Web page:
Sunday, July 30, 2006

N.C. ROCKS! So does ICE!

Just a few shots from the French Broad River. We did 2 day paddles, TQ brought his sister a new kayak that needed to be broken in, she had a great book that listed 50 paddles in Western NC, and we picked one that took us through the middle of the Biltmore Estate (fantastic paddle, peace & quiet & all sorts of wildlife - in addition to the deer & the groundhog, there were a lot of great blue herons, some smaller brown herons which I'll have to look up, kingfishers, and I even spotted a hummingbird!) the first day, then the next section the next day (not quite as quiet, never got far from the highway, but there were lots of fun little mini-rapids to play in).

Back to work on the schooner today. It was hot, and the lack of sailing over the last two weeks told when it was time to raise the sails. At least we had some decent breeze & were able to actually do some sailing. Had there not been a breeze, today would've been exactly the kind of day I always tell people about that makes working on the Adirondack a job, not a hobby - raising those big gaff sails is some fairly heavy work & when you know you're not even going to get any drive out of 'em, well, it feels WAY more worklike than when you at least know that in a minute the motor's going to be shut off & the boat's going to come alive.

I had a very middle-of-the-season moment today too - my morning was simply MADE when I went into Ruthy's to get the ice for the cooler and saw, there where the old non-functioning smaller ice machine used to be -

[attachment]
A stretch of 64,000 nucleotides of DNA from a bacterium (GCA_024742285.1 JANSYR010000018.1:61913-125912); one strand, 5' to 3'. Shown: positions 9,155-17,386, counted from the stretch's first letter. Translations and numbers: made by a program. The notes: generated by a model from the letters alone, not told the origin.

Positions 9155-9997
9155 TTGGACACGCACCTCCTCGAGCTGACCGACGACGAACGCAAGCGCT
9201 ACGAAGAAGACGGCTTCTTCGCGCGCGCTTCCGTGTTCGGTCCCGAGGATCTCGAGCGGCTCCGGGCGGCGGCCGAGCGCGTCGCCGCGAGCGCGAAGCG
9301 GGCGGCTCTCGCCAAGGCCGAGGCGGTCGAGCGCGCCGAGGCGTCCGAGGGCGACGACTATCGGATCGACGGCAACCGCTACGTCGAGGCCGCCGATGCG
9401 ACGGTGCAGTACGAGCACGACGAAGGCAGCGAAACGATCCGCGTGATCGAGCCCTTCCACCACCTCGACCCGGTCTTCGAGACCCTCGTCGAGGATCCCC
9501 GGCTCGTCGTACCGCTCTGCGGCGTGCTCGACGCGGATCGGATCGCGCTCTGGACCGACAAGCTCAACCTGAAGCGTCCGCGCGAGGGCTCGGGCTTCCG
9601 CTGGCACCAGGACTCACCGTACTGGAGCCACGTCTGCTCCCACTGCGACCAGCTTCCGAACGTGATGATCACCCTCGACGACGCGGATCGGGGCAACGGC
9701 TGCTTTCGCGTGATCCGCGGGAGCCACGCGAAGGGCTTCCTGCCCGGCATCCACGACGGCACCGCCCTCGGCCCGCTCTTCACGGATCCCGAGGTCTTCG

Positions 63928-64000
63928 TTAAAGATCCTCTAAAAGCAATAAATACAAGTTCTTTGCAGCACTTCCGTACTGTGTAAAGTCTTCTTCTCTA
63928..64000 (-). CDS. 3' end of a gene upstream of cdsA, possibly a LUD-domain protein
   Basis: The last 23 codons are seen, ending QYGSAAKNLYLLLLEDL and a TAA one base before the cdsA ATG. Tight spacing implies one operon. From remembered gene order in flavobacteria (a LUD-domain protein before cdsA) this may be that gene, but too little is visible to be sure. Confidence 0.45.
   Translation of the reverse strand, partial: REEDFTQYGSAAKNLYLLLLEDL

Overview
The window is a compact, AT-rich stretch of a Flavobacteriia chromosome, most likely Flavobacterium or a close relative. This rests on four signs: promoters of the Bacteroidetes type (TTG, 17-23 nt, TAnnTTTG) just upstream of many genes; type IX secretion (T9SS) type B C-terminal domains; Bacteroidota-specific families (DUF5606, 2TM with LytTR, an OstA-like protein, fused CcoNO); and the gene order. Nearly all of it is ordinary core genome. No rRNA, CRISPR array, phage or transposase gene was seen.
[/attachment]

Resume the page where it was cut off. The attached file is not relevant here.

A Great Big Shiny NEW Ice Machine!

Woohoo! Woohoo! Yippeee!

See, one of the recurrent tasks that has to be done between each sail is getting ice to chill the beverages. During a heat wave, cold drinks are absolutely CRUCIAL to passengers having fun, and also help the crew not pass out from heat exhaustion. We have 4 big ice chests on the boat, and to chill the drinks properly usually takes at LEAST 2 fresh buckets of ice between each sail.

Ruthy's, the cafe right next to our dock at Chelsea Piers, has a big ice machine that we use - I think there's some co-ownership arrangement or something, even. Anyways, they've had the same one since I first started working on the schooner, and it just can't keep up with the demand when the temperature cracks 90. You'll go up there with the buckets & the guys at Ruthy's will just say "No ice". That means a run a couple of piers down to where the guys who run the Mariner & the Chelsea Screamer keep their ice machine - saves our necks but it's a LOT of extra exertion on a hot day. I was fully expecting that to be the case today, hence the extreme happiness over finding the NEW ice machine in addition to the old one - and between the two, there was plenty of ice for everyone ALL DAY! YAY!

It's the little things in for all when it's hotter-n-heck? Life is good!

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